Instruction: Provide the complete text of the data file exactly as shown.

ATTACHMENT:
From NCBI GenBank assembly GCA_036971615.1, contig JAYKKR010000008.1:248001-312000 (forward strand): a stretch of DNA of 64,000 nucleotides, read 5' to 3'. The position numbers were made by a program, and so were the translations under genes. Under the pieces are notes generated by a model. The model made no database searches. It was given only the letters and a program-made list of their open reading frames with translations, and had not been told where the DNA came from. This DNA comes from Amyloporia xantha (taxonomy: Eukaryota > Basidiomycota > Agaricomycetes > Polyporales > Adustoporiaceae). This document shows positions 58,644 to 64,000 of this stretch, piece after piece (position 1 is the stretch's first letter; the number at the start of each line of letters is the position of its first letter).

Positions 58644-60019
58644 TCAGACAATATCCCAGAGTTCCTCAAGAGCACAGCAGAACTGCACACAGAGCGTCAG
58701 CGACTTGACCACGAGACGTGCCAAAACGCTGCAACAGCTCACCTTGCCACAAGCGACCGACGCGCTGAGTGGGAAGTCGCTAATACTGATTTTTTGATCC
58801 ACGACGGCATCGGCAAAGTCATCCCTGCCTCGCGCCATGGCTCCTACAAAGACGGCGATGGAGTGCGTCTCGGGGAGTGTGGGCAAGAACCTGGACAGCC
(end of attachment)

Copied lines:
From NCBI GenBank assembly GCA_036971615.1, contig JAYKKR010000008.1:248001-312000 (forward strand): a stretch of DNA of 64,000 nucleotides, read 5' to 3'. The position numbers were made by a program, and so were the translations under genes. Under the pieces are notes generated by a model. The model made no database searches. It was given only the letters and a program-made list of their open reading frames with translations, and had not been told where the DNA came from. This DNA comes from Amyloporia xantha (taxonomy: Eukaryota > Basidiomycota > Agaricomycetes > Polyporales > Adustoporiaceae). This document shows positions 58,644 to 64,000 of this stretch, piece after piece (position 1 is the stretch's first letter; the number at the start of each line of letters is the position of its first letter).

Positions 58644-60019
58644 TCAGACAATATCCCAGAGTTCCTCAAGAGCACAGCAGAACTGCACACAGAGCGTCAG
58701 CGACTTGACCACGAGACGTGCCAAAACGCTGCAACAGCTCACCTTGCCACAAGCGACCGACGCGCTGAGTGGGAAGTCGCTAATACTGATTTTTTGATCC
58801 ACGACGGCATCGGCAAAGTCATCCCTGCCTCGCGCCATGGCTCCTACAAAGACGGCGATGGAGTGCGTCTCGGGGAGTGTGGGCAAGAACCTGGACAGCC